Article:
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Collecting Traps

Galveston County Daily News

Collecting Traps

Volunteers scour coast for abandoned crab traps

Posted: Saturday, March 7, 2015 12:55 am

 

By ERIN HEFFERNAN  

GALVESTON — It’s become like a ritual. Every late February and early March teams of volunteers scour the Texas Coast for abandoned crab traps.

Left unchecked, the wire contraptions become a death trap for wildlife and an eyesore in Texas waterways.

Lost traps can fish continuously for months, killing hundreds of crabs, flounder and other animals.

Texas was overwhelmed with the problem, until the 76th Legislature created a volunteer program in 2002 to clean up traps.

The Texas Park and Wildlife Department now designates 10 days a year when crab traps are considered litter and volunteers at about 20 sites across the coast go on the hunt for lost, abandoned or forgotten traps.

This year, from Feb. 21 to March 2, hundreds of volunteers aided in the effort dropping off traps at TPWD pickup zones — including nearby efforts in both Galveston and Christmas Bay.

On a morning thick with fog this week, conservationist Jim Olive spent about four and a half hours with about a dozen volunteers in Christmas Bay on the hunt for the traps.

Olive has been participating in the crab trap retrieval program since 2002, he said.

Olive, who co-founded the Christmas Bay Foundation aimed at protecting the area, said that in the program’s first year volunteers brought back truckloads of abandoned crab traps that had built up over years of neglect.

This year, the volunteers included Boy Scouts and members of the Brazoria County Search and Rescue team. They found only six traps that had been abandoned.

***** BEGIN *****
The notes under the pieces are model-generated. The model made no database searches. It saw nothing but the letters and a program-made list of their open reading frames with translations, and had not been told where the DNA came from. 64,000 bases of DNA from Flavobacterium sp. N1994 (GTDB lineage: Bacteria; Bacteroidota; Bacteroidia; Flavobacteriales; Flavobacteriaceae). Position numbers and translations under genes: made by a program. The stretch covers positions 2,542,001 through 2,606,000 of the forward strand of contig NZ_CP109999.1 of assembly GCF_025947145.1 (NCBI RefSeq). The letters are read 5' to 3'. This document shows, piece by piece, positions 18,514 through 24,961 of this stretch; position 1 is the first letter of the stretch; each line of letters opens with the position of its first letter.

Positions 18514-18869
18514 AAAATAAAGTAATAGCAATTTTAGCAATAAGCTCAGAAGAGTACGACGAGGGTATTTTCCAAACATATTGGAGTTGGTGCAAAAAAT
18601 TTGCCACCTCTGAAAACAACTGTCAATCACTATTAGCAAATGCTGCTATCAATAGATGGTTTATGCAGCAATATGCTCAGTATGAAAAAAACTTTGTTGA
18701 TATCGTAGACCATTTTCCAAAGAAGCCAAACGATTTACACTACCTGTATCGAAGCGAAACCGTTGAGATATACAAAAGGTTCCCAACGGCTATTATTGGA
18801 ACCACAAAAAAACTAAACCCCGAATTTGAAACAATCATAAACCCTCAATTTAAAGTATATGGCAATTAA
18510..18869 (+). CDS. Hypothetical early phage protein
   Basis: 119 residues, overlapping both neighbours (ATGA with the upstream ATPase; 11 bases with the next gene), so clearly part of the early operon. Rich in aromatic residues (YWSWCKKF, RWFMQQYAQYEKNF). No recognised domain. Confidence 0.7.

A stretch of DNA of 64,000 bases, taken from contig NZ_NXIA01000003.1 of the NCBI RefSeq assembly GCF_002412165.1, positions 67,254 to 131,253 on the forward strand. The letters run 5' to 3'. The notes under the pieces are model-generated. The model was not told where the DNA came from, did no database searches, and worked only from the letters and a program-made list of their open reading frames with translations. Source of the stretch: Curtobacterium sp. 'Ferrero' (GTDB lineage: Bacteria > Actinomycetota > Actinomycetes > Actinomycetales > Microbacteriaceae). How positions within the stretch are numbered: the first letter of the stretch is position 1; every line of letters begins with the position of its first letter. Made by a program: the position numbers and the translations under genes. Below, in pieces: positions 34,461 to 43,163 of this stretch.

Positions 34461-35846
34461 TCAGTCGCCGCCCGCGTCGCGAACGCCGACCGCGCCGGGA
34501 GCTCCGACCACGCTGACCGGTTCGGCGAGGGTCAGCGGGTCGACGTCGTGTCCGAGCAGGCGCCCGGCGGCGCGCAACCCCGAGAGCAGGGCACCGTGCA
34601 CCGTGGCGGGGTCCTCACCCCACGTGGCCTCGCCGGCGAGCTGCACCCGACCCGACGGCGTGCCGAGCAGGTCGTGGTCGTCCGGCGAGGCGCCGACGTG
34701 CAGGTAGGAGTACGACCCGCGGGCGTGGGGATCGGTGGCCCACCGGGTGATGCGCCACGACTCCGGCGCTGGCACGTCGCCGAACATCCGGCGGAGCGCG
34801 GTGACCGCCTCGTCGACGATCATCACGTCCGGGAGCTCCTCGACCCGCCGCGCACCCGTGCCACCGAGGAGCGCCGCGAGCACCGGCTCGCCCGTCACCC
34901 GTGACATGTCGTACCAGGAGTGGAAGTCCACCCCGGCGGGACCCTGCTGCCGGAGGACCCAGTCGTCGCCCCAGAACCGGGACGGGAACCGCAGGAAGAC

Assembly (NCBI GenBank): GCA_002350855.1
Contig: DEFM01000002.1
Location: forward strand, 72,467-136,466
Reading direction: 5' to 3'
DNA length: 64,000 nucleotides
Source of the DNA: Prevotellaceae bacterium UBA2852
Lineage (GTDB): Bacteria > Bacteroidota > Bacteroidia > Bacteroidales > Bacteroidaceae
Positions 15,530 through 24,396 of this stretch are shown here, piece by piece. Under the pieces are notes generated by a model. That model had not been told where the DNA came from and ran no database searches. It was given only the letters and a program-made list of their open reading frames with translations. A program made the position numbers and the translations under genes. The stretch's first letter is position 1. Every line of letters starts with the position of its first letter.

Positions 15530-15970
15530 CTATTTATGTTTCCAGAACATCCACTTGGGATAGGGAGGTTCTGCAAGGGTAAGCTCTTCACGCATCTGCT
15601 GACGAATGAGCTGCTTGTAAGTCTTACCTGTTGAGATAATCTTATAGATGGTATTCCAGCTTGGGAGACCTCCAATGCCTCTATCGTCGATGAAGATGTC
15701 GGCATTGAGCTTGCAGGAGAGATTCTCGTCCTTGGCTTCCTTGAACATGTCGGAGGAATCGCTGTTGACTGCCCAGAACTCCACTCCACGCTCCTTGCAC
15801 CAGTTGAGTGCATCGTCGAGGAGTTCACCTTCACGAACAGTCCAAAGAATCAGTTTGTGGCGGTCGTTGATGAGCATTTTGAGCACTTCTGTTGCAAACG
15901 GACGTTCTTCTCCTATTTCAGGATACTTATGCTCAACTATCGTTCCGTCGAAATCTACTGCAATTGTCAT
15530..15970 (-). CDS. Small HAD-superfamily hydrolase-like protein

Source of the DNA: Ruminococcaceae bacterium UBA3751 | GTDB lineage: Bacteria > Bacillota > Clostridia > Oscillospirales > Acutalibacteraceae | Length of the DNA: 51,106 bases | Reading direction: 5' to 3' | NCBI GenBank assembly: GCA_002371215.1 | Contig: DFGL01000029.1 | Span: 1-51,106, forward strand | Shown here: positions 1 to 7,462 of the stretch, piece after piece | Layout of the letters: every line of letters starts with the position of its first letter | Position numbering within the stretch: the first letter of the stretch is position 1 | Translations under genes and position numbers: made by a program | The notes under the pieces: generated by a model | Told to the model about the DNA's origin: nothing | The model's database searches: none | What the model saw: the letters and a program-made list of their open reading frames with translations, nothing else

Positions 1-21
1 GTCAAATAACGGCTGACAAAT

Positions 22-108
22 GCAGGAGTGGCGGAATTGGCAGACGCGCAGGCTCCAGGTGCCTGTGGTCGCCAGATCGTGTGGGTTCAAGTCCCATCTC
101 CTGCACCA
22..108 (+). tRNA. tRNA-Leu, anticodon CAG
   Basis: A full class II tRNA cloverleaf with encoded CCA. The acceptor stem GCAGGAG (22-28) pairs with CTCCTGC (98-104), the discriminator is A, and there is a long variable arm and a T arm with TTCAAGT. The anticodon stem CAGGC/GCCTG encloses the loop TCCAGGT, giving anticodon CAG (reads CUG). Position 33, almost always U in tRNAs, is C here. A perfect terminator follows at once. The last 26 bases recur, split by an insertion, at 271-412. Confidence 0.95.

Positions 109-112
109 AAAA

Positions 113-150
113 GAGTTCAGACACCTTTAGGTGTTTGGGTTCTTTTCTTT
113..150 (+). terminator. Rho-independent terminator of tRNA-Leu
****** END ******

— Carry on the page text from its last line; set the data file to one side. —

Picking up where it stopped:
“That shows how much progress we’ve made coming and doing this year after year,” Olive said. “It makes a difference and we went from almost being able to fill a dumpster to just six.”

TPWD provided the volunteers with gloves, tarps and water and picked up the traps at the end of the search.

Olive said this year’s collection was one of the first events in an effort to re-energize the Christmas Bay Foundation — which was started in 1999 and fought oil tankers and waste dumping from moving into the Christmas Bay.

“Christmas Bay was always an attraction to me and that’s why I’m out working for it,” Olive said. “It’s a manageable bay, not a big monster Bay. I’ve fished it for more than 25 years, and I don’t want to see it ruined.”

The organization was largely put on hold after Hurricane Ike, but now Olive said the volunteers are looking to find the next generation of conservationists to protect Christmas Bay, located just over the Galveston County line in Brazoria County.

“We hope to be out doing events like this every year,” Olive said. “You can see the difference.”

 

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